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Process

Conducting a Speculative Harm Analysis

July Sosebee
Product Researcher

When working in a fast-paced, client-centric environment we tend to focus on accounting for positive metrics such as increased revenue, positive user feedback, and so on. However, it is as important to drive positive outcomes as it is to avoid or reduce negative ones. Looking at all the outcomes, not just the positive ones, puts your product/service in a better position to meet both your business’ & users’ needs. To ensure we have a holistic view of potential impacts a product/service may have on your users we conduct a Speculative Harm Analysis. Below, we describe what a SHA is and some activities we use to conduct SHAs at WillowTree.

What is a SHA


A Speculative Harm Analysis (SHA) is a type of analysis that explores the more negative outcomes or consequences that may occur once your product or service launches. The overall goal of these analyses is to evaluate and identify potential negative impacts that could occur as a result of a particular product, feature, or service. Questions we aim to answer in a Speculative Harm Analysis include:

  • What could happen if this product is used incorrectly (intentionally or unintentionally)?
  • How could someone use this product with ill-intent?
  • How could this product used alone or in combination with other products result in a negative outcome?
  • How might we prevent or reduce these risks associated with our product?

Activities

  1. Speculative Design: In this activity, we’ll take an existing feature or product and imagine it being used in an unintended/unconventional way. For example, we might start with a broad prompt such as: How could someone use Product X in a negative way? This question typically brings several use cases to the surface that are then further explored to help us identify ways to prevent our products from being used in the identified harmful ways. From there we might begin ideating & designing solutions in order to ensure our users have the most positive, safe experience possible.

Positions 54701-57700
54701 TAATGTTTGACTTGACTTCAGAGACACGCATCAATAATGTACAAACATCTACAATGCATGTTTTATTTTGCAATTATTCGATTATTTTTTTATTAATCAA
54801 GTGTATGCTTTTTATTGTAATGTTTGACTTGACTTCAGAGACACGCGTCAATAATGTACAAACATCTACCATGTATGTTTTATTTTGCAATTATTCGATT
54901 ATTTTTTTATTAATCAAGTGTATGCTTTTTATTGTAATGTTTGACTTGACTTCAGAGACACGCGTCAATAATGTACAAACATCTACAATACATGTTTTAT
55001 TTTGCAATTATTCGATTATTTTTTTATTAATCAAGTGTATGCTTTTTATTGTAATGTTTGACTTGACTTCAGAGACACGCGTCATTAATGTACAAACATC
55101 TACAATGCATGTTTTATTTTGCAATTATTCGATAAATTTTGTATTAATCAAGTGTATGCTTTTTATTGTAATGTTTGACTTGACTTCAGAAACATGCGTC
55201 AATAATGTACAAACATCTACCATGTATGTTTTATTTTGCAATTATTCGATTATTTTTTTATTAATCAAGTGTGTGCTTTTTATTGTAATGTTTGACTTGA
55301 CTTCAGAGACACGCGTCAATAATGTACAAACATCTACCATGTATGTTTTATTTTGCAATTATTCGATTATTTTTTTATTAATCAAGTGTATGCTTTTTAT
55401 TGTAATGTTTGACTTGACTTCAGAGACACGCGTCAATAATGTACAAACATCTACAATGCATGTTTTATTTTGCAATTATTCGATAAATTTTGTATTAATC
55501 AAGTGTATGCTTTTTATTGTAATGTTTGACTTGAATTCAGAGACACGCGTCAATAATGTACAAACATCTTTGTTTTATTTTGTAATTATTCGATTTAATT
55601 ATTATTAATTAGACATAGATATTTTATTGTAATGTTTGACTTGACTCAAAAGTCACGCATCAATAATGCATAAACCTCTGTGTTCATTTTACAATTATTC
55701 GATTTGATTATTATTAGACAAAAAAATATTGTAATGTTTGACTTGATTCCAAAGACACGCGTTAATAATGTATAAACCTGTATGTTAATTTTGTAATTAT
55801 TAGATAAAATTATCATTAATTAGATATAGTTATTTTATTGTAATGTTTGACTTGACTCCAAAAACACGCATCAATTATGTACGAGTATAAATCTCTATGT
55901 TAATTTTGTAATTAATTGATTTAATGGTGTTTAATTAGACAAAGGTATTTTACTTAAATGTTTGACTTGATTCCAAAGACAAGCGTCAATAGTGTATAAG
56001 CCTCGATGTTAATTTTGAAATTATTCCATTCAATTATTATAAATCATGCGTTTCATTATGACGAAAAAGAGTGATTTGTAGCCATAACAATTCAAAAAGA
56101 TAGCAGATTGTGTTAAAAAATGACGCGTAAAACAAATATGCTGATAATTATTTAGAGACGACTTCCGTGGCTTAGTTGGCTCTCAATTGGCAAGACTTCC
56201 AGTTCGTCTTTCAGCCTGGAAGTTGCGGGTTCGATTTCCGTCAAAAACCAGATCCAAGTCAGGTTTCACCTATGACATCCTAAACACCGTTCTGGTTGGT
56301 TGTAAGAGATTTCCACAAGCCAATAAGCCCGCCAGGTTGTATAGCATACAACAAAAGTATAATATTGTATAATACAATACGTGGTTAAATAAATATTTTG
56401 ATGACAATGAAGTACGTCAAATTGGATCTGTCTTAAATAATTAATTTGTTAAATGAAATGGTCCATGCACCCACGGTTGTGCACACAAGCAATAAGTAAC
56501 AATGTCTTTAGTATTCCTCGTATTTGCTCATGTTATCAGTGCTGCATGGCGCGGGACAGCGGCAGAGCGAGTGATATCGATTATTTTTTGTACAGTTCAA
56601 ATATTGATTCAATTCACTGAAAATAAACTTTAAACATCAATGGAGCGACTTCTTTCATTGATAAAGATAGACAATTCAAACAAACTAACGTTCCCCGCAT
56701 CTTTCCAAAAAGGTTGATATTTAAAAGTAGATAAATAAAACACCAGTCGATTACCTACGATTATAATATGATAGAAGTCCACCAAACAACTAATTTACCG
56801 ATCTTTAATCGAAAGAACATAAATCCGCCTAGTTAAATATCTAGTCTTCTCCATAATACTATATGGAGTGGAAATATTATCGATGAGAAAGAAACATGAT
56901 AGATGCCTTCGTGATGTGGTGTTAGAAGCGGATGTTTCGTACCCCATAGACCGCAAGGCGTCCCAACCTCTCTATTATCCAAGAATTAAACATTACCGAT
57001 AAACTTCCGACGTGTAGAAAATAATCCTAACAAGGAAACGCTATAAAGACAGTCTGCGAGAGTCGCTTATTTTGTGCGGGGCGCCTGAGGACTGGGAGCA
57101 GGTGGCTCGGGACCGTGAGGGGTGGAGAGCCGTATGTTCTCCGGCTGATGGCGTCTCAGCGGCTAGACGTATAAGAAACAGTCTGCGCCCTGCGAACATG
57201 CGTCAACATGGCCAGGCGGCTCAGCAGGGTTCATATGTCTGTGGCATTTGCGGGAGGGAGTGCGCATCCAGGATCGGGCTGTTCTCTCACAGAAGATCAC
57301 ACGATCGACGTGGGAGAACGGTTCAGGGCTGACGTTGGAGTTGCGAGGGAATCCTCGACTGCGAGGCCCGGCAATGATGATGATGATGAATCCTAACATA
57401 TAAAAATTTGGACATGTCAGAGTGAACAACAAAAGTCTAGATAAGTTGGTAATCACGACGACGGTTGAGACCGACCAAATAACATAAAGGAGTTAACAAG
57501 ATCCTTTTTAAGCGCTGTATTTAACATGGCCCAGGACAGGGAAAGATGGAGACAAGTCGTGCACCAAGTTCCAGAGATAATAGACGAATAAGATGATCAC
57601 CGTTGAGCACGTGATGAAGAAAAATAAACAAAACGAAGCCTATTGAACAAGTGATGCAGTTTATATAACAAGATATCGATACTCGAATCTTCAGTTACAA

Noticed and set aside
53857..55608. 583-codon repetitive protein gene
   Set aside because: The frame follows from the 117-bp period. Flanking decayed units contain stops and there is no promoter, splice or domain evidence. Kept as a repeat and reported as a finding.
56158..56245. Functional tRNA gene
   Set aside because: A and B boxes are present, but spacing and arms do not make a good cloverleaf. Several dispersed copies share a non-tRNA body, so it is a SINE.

2. Scenario Planning & Strategic Forecasting: In this activity we focus our discussions and ideating around a single question: What is the worst possible outcome from launching this product/feature? This question can be answered in a myriad of ways from revenue loss to larger social change implications (think Instagram creating a new, unrealistic beauty standard for young people). Again, once we’ve identified these potential pitfalls we can then begin strategizing and formulating solutions to ensure we’re not only meeting our goals but reducing the possibility of risk.

Conclusion

These are just some of the ways we conduct SHAs and strive to create the best experiences for our clients and users at WT. It can be too easy to have tunnel-vision or put ourselves into a bubble when working on a project. It’s our responsibility to make sure we’ve put in the time and effort to avoid as much risk as possible.

For example, last year Twitter released a new feature that allowed users to record and tweet using audio. At first pass this seems like a fun, new way of engaging users on the platform and even as something that could improve the Twitter experience for visually-impaired users. However, it was quickly discovered that there was no regulation or monitoring of the audio content posted. Even worse, users aren’t required to give any content warnings that could prevent them from potentially engaging with triggering audio. Users suddenly found themselves bombarded with sexually explicit and violent or threatening audio content and no way to know which audio tweets were “safe”. For the user, this creates a negative experience and unsafe environment, while for Twitter this could lead to lawsuits and users leaving the platform altogether.

Speculative Harm Analyses are important because they push us to take into account the external factors and actors that naturally exist in parallel to our product or service once it’s launched. By identifying these risks, we can prevent them from happening and ensure our users have the best possible experience. Contact us today to start building a better experience for you users.

July Sosebee
Product Researcher

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